Dr. Stephanie Walsh, medical director of wellness at Children's Healthcare of Atlanta, said many parents fear "The Talk" about weight and body issues with their kids more than the talks about sex and drugs.
The study surveyed 1,043 families with children ages 11 and younger, representing a cross-section of the state of Georgia, and found 42 percent have overweight or obese kids. Of those families, 76 percent of the parents misclassified their children as either underweight or normal weight.
Parents need to realize that before they can talk to their kids about their weight, they have to have an honest conversation with themselves about family health risks, habits and the kind of role models they want to be for their children.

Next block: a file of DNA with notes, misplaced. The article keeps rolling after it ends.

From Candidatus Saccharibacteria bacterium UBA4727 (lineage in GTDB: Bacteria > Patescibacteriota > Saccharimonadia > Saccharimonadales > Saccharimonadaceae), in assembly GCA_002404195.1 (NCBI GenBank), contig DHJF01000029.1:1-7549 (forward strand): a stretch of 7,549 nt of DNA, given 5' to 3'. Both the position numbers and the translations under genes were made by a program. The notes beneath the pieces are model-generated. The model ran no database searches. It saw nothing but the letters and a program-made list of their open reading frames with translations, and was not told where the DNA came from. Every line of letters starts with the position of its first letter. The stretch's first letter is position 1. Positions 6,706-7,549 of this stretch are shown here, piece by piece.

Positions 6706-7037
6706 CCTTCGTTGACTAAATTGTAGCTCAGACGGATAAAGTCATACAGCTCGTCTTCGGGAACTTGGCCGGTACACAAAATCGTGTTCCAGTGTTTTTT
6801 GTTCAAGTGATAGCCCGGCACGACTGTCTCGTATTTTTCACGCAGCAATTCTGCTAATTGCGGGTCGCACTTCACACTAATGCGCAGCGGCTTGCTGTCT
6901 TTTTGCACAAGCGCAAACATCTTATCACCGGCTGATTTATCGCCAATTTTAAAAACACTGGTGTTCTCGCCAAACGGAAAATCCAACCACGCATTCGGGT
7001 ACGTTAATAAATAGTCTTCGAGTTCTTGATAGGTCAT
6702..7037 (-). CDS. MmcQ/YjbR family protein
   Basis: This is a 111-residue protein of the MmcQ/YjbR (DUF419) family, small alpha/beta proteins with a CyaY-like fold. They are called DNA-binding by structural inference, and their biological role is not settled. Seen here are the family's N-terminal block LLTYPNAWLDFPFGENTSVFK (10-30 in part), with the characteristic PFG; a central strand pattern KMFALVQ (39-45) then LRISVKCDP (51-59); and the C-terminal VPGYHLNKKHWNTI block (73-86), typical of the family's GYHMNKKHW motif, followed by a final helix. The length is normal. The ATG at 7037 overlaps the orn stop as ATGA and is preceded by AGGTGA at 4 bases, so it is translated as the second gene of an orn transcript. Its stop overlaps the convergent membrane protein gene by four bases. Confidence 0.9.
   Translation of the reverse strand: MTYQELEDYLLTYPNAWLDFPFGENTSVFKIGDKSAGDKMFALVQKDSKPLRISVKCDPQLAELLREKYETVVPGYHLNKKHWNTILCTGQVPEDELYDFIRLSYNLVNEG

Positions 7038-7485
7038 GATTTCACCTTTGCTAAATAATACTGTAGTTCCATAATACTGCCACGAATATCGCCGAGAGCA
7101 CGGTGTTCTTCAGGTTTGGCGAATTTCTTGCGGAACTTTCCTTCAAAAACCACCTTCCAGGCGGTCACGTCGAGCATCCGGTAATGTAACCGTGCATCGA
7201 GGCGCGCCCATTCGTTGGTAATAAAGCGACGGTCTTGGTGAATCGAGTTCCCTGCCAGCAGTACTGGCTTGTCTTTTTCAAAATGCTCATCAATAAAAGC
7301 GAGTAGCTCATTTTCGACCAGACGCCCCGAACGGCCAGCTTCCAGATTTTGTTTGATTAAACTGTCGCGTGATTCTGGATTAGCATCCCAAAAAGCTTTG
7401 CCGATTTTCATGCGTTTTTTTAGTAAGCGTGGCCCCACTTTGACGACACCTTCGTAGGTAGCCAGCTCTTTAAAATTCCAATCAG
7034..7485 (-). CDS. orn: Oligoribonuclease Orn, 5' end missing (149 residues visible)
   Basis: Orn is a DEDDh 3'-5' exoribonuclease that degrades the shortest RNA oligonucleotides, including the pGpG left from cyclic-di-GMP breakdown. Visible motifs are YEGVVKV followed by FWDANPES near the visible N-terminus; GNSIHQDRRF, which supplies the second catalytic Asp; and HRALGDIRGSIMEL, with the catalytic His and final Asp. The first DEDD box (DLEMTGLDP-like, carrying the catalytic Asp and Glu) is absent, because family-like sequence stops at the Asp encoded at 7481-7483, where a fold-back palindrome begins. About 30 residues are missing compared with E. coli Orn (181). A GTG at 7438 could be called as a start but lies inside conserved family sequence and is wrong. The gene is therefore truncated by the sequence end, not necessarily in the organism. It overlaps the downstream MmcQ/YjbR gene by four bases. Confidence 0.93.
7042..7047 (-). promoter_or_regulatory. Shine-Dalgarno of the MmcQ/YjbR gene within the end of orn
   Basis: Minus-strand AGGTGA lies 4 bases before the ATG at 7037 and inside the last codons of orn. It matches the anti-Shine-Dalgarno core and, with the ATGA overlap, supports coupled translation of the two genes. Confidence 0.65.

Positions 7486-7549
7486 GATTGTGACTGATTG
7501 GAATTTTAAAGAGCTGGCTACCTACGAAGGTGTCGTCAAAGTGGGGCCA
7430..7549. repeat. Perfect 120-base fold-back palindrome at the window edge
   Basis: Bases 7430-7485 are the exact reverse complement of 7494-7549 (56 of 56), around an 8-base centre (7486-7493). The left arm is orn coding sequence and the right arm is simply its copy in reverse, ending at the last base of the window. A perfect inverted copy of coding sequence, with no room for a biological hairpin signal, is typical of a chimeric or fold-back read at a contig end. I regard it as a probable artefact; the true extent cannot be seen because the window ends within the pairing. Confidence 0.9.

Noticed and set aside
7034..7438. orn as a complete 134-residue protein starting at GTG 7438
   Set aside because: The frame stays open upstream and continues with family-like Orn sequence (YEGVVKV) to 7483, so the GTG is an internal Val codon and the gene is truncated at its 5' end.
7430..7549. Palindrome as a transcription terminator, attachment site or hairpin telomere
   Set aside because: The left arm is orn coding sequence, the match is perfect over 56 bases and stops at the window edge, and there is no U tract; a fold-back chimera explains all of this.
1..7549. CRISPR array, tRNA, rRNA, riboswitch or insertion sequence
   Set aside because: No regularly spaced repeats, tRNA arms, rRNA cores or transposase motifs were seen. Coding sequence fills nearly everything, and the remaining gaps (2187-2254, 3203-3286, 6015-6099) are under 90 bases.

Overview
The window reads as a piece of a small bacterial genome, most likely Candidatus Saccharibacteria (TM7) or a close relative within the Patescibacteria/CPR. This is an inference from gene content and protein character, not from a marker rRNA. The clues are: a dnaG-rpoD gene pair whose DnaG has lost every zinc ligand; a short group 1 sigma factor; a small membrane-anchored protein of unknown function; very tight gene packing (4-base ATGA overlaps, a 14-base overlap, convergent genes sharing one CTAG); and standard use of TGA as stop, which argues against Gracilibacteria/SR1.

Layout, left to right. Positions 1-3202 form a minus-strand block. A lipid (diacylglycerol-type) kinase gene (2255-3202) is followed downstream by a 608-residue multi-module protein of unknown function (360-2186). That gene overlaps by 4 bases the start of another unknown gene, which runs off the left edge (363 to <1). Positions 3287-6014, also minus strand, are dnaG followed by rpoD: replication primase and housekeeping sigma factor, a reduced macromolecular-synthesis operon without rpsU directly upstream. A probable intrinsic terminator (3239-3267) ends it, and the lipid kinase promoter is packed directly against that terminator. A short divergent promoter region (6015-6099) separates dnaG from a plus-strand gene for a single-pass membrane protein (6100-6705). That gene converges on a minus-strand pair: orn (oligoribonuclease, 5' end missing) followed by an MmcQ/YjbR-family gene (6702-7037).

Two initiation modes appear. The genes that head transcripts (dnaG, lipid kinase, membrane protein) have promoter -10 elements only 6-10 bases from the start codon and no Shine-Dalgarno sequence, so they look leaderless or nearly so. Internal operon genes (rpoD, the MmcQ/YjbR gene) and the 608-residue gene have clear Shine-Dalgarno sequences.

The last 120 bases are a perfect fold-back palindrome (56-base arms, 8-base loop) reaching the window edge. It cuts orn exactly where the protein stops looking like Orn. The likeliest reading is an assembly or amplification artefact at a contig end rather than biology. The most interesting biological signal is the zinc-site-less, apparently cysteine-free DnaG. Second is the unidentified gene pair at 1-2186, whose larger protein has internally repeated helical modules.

"It's time for parents to be stronger than the thoughts that hold them back," Walsh said in a statement.
Children's Healthcare of Atlanta developed the Strong4Life movement -- at Strong4Life.com -- in 2011 to help parents and children reverse the epidemic of childhood obesity in Georgia, Walsh said.
18-year-old elf alleges mall Santa pinched her buttocks on the job
Theater accidentally screens 'Nymphomaniac' trailer instead of Disney's 'Frozen'